Academic journal article Medieval & Renaissance Drama in England

J. Leeds Barroll III: A Tribute

Academic journal article Medieval & Renaissance Drama in England

J. Leeds Barroll III: A Tribute

Article excerpt

YOU never can tell what the future holds. When I embarked on a two-semester seminar in Shakespeare thirty-five years ago, I expected a major extension of my graduate study but not an encounter with a legendary figure. In 1968, though J. Leeds Barroll III had already established credentials sufficient to secure him an endowed professorship at Vanderbilt, he had barely begun the remarkable achievements that now make him so distinguished. Many others whose lives and careers he has touched or transformed might have written this essay in his honor, but no one else, I suspect, has known him in as many different capacities. Teacher, scholar, visionary, administrator, editor, colleague, mentor, friend. It has been my privilege to observe Leeds at first hand in all these capacities.

He might well have made his mark solely as an extraordinary teacher. In that long-ago seminar at Vanderbilt, he set up procedures that demonstrated not only his own enormous grasp of Shakespearean scholarship but also his high standards for professional competence. Each week we heard a brilliant, meticulously crafted lecture on some aspect of the field--biography, theater history, textual studies, bibliography, critical approaches, and other methodological matters in the first semester, with a sweep through the canon in the second semester. I still consult my notes sometimes, humbled yet profoundly grateful for the foundation Leeds Barroll provided us. One unique feature, which I subsequently incorporated into my own teaching, involved weekly assignments at random to two or three students who had to prepare a critical review of some essential work in Shakespearean scholarship related to the topic for the next session. Regardless of any other commitments for any other courses, we had to assess the work in an ungraded but formally written three-minute presentation (accompanied by a handout identifying three significant reviews of the book), delivered as if it were a paper at a professional meeting. Nowadays, when graduate students routinely show up at such meetings and submit papers for pre-PhD publication, this practice may seem commonplace. At the time, however, it provided a rare, realistic foretaste of the pressure to produce which haunts anyone with serious aspirations. After each presentation, the weekly victims received critiques of their performances by fellow students and by Leeds. We learned more than we realized, and though some despised the experience, I did not. More routinely, final papers and a rigorous final examination covering lectures and assigned readings completed each semester's work. That capacity to create precisely what a particular course should provide for its students has characterized Leeds's teaching, whether at the graduate or undergraduate level, within a university setting or at the Folger Institute, where he has served so ably.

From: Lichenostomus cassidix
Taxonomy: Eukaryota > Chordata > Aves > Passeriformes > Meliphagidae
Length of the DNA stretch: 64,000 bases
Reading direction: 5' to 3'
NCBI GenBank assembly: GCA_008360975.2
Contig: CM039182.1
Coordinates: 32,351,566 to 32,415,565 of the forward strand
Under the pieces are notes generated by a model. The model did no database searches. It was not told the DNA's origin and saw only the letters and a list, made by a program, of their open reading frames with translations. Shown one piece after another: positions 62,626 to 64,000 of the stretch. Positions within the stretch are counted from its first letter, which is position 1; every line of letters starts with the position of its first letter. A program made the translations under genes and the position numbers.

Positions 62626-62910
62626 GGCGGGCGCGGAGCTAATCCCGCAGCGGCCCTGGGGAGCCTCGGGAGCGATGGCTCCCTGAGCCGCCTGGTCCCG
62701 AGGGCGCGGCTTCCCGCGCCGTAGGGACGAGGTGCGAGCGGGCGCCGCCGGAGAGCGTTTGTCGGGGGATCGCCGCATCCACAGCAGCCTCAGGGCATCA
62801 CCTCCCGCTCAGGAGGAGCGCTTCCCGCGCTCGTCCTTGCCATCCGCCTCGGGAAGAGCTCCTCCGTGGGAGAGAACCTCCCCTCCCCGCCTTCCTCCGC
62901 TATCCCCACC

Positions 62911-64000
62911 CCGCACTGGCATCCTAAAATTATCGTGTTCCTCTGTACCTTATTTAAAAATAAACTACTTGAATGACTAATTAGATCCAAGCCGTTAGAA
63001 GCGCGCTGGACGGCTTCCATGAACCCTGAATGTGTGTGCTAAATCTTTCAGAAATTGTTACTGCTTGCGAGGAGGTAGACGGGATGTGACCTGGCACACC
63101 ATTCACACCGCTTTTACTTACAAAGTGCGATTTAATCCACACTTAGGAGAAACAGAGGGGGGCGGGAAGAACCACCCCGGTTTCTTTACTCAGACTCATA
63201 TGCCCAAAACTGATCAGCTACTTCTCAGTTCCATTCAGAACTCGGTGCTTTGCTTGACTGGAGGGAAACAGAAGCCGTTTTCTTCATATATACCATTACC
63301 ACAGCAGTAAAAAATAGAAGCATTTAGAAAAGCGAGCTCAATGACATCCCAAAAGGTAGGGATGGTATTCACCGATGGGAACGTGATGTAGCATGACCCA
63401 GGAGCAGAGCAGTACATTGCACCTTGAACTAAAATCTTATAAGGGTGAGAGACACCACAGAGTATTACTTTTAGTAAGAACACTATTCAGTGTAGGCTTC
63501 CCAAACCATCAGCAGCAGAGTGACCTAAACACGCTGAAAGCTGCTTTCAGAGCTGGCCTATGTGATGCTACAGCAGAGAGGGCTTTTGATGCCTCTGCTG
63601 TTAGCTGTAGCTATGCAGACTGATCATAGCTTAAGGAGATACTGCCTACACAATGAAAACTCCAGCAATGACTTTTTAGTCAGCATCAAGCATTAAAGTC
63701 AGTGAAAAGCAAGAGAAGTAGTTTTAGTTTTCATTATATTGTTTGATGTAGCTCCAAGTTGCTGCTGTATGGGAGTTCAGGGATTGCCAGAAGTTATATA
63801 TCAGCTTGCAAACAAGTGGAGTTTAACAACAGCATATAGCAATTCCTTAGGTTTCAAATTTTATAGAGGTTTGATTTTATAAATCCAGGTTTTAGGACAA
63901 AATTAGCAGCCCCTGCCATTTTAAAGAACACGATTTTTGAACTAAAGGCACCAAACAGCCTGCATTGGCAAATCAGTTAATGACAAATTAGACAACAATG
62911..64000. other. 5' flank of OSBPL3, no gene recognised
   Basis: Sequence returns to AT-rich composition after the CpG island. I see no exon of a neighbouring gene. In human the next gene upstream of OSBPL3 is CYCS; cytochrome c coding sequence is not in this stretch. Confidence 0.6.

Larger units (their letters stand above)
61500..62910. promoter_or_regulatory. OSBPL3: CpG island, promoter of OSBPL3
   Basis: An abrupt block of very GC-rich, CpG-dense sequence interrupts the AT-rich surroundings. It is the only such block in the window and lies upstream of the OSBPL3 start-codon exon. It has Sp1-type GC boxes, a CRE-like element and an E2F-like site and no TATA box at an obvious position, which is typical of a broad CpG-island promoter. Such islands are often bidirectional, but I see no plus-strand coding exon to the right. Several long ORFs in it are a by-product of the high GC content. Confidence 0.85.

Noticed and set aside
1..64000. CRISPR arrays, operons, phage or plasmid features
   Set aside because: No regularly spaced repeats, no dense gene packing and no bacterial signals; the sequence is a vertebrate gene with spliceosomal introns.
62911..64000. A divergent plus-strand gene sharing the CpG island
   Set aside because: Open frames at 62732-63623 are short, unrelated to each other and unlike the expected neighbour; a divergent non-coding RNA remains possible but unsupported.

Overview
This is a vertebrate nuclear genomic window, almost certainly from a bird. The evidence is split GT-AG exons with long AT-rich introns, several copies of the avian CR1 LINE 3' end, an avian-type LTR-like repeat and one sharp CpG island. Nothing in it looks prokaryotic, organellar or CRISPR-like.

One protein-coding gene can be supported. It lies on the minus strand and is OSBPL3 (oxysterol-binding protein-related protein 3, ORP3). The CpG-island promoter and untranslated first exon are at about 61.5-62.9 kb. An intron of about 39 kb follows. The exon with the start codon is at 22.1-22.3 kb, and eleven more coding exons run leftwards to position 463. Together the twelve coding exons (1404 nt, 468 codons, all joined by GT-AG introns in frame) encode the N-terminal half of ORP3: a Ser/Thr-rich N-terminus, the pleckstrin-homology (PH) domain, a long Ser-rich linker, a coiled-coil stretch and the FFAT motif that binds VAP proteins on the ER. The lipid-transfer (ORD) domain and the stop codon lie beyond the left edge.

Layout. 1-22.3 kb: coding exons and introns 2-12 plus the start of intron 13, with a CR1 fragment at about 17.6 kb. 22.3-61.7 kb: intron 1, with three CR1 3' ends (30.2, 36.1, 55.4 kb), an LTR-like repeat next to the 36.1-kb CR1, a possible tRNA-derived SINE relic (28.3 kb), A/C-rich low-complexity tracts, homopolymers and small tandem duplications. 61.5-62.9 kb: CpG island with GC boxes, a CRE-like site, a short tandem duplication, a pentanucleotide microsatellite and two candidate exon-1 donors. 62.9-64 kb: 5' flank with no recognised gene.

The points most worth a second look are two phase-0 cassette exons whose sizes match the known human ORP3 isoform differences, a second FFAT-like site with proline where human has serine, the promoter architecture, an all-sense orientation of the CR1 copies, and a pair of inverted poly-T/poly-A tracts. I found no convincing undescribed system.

As a Shakespeare scholar, few can match the contributions of Leeds Barroll. Earlier in his career, it seemed as if other significant professional projects might prevent the definitive publications that everyone who knew him well hoped he would produce. He seemed to have read and absorbed everything ever written by anybody else, always preferring the "hard" work of exhaustive research rather than the "soft" work of a trendy critical approach. For a while in the early seventies, it looked as if editing might claim his loyalties. He edited the Blackfriars Hamlet and Othello, directed the editions of fifteen other plays in the series, and also trained several fine editors, including Paul Werstine and John Andrews. Artificial Persons (1974) addressed a vital subject that had lingered in neglect since the old-fashioned criticism of A. C. Bradley, though it did not become the seminal work every scholar wishes to create. Nor did the equally solid, thought-provoking Shakespearean Tragedy: Genre, Tradition, and Change in "Antony and Cleopatra" (1983). Fortunately, the passage of time has allowed Leeds to publish the massively detailed Politics, Plague, and Shakespeare's Theater: The Stuart Years (1991) and Anna of Denmark, Queen of England: A Cultural Biography (2001). …

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